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Editorial: Security needs improvement

According to a USA Today report released Monday, screeners at 32 U.S. airports were only 52 percent successful stopping prohibited items from passing through checkpoints. Other statistics and information gathered during this undercover testing are just as alarming.

This is unacceptable surveillance for any time period, but it is especially disheartening after airport security has been such a targeted and important focal point since Sept. 11. Screeners and airports must work hard to deter and detect knives, explosives and guns in order to ensure both personal and societal air travel safety.

The results of the undercover tests conducted from November through early February were released in a Feb. 19 memo. In all, 783 tests at airport screening checkpoints and hundreds of tests in other areas of airport security were conducted. The results are not only ridiculous but also appalling in the face of supposedly increased and heightened airport security measures.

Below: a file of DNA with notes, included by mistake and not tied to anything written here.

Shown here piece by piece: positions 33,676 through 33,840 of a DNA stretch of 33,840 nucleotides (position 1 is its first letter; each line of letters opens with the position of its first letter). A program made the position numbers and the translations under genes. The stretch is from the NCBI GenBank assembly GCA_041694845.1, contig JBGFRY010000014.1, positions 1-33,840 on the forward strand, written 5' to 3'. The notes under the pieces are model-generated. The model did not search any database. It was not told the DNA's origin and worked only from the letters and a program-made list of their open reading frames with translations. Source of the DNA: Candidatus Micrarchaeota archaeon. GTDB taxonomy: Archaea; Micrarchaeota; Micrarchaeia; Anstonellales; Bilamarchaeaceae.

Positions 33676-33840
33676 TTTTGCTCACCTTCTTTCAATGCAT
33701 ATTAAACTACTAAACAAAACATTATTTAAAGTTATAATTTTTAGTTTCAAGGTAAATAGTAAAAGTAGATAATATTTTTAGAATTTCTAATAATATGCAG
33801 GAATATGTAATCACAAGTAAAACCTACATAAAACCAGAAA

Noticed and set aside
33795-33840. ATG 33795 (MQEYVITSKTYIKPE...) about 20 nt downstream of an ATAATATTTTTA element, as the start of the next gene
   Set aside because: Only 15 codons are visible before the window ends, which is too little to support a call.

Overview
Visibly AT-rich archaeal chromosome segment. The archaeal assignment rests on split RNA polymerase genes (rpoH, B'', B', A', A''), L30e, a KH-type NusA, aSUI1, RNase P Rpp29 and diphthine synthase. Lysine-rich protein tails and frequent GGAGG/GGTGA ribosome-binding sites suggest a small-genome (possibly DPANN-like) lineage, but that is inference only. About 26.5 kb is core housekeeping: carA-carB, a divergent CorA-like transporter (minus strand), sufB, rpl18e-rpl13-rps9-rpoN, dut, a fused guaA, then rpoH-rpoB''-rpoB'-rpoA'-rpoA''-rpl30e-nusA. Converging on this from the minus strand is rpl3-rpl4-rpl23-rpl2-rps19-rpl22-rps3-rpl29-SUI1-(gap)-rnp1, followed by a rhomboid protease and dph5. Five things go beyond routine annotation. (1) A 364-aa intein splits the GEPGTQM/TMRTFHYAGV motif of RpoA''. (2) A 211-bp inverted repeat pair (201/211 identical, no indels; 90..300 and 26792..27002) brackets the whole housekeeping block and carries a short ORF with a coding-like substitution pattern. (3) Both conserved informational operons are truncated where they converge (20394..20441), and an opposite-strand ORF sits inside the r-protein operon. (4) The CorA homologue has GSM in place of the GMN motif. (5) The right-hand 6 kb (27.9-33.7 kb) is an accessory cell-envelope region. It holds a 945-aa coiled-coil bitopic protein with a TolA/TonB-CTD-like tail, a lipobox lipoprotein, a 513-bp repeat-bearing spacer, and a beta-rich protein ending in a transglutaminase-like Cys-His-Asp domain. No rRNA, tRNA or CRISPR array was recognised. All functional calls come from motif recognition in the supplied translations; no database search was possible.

According to USA Today, more than 70 percent of the investigators carrying knives went through screenings undetected, as did 30 percent of those carrying guns and 60 percent carrying explosives. In 48 percent of their tests, investigators were able to either secretly board aircraft or gain access to airport tarmacs.These figures show that airport personnel is insufficiently trained to detect much more than knives. Intensive and effective training must be given to all airport employees to ensure, whether checkpoint staffers, flight attendants, baggage handlers or tarmac workers, that dangerous items such as guns and explosives are not brought onto planes.

Obviously, little has changed since Sept. 11, and according to the USA Today report, security was stronger in the 1970s and 1980s. This must change soon, and hopefully this investigation will spawn true airport security reform.